Are you responsible for other people's performance? Do you want people to take more ownership at work?
Do you wish you could have effective conversations with your team?
Whenever I ask what people want from a team training session I can guarantee several people will ask for the same thing. It is the most commonly requested improvement people want to take away from team training.
I always start training sessions asking people what they personally want to get from the training. This has multiple benefits - it helps me know if they feel like they have just been sent to training, typified in responses like, "I don't know. I was just told to be here and here I am", and to gauge how much expectation they have come with. Sometimes people just want to come for the good food served, other times they hope to leave with something they can apply to their work and life.
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I encourage people to have high expectations as the more you expect the more you will look for that and the more likely you are to find something.
The top most requested outcome from team training sessions? Communication. Every team seems to intuitively understand that the root cause of a lot of their problems stems from either a lack of communication or the poor execution of it.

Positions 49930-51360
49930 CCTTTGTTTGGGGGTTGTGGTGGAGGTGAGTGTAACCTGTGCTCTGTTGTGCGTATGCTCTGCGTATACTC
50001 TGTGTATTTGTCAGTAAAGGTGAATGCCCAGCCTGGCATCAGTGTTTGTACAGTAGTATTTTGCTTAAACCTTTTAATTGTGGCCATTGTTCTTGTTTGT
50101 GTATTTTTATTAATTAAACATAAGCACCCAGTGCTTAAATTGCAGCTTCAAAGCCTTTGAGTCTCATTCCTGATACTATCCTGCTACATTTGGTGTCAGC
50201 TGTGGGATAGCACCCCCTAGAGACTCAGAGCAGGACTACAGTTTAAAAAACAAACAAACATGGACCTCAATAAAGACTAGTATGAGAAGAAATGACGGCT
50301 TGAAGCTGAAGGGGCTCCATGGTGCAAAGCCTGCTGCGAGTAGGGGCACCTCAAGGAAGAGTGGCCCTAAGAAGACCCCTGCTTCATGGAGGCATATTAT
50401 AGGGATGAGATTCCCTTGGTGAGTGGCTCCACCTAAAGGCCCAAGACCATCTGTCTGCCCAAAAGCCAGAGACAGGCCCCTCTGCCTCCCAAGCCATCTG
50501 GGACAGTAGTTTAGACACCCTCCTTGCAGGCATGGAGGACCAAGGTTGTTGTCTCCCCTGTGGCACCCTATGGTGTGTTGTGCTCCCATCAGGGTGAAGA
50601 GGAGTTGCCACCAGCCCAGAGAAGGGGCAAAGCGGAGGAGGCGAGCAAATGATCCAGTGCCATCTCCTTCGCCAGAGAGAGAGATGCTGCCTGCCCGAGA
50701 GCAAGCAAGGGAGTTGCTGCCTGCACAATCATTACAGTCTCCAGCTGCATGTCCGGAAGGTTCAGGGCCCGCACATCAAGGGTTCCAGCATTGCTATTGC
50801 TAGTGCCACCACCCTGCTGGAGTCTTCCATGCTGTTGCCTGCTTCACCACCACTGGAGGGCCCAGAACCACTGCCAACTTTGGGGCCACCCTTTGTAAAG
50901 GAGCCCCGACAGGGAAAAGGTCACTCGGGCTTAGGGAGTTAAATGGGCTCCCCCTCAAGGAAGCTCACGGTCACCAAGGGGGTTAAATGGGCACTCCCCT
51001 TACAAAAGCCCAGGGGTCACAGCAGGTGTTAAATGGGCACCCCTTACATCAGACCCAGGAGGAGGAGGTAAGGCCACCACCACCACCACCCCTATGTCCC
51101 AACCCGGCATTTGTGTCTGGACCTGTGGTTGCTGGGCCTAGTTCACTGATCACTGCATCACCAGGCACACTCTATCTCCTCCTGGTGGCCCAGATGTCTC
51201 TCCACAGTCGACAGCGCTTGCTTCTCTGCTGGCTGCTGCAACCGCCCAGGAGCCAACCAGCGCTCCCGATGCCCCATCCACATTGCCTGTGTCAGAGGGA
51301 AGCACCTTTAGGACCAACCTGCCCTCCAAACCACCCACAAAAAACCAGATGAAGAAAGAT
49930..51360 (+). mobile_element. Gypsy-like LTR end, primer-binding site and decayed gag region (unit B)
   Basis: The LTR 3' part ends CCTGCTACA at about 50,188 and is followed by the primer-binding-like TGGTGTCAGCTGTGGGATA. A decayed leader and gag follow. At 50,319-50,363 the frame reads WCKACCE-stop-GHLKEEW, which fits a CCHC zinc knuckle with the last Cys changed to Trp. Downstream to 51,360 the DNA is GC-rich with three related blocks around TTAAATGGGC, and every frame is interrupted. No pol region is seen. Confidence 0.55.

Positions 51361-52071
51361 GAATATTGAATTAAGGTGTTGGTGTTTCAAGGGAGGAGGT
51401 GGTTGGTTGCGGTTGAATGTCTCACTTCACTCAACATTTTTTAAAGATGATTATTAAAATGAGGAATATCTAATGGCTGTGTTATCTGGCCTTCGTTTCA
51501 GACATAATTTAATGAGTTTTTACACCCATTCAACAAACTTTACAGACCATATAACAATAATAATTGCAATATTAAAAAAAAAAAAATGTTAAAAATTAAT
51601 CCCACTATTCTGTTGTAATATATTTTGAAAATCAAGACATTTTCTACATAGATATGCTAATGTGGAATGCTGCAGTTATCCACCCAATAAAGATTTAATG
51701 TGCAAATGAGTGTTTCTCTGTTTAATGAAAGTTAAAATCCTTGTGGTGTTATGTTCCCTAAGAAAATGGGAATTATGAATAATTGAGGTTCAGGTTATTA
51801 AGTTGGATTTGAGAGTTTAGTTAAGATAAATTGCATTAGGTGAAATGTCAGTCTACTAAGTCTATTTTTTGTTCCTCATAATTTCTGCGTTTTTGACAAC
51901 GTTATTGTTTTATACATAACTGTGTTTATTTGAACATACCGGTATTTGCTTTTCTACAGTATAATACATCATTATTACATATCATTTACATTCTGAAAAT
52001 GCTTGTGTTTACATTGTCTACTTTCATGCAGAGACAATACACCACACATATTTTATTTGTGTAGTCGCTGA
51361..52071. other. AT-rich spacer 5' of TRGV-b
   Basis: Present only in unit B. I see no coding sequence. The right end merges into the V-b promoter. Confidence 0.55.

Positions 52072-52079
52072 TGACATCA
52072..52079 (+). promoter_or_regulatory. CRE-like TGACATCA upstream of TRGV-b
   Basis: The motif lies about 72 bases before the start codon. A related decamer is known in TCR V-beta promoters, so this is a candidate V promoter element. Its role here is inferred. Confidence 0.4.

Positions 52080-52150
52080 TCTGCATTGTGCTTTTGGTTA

This is particularly evident when training front-line/first-time managers and leaders. The move from being one of the team to being responsible for the team is a big step. People are plagued with insecurities, uncertainties and can often feel caught in the middle of conflicting expectations from their team and management.
Clarity = action. One of the best ways of equipping new team leaders is to ensure they and their team are clear on roles, deliverables, responsibilities and expectations. Done well this sets team leaders up for success. An effective way to keep this momentum is to initiate weekly/fortnightly one-on-one meetings between a line leader and their direct reports. These only need to take between 15-20 minutes and before you feel you don't have the time calculate how much time you waste from poor communication - well-run one-on-ones give some of the best return on investment in a company.
Keep these safe, open and follow a clear structure. I like the weekly four-question approach:
• How are you doing? (Connect with the person. Give them a chance and the space to share how life is going for them and those closest to them.)
• Do you feel you are winning? (This gives them the opportunity to share their key metrics and how they feel they are performing. They have the opportunity to ask for coaching, guidance and direction.)
• Do you have any roadblocks? (Your job as a manager and leader is to remove roadblocks. Identify what needs your urgent attention.)
• What will you focus on this coming week? (Ensure their energy is aligned with team goals.)
Weekly, 15 minutes, four questions that can energise a team and give the coveted clarity and communication. Is this something you could do?
• Mike Clark is director and lead trainer and facilitator at Think Right business training company.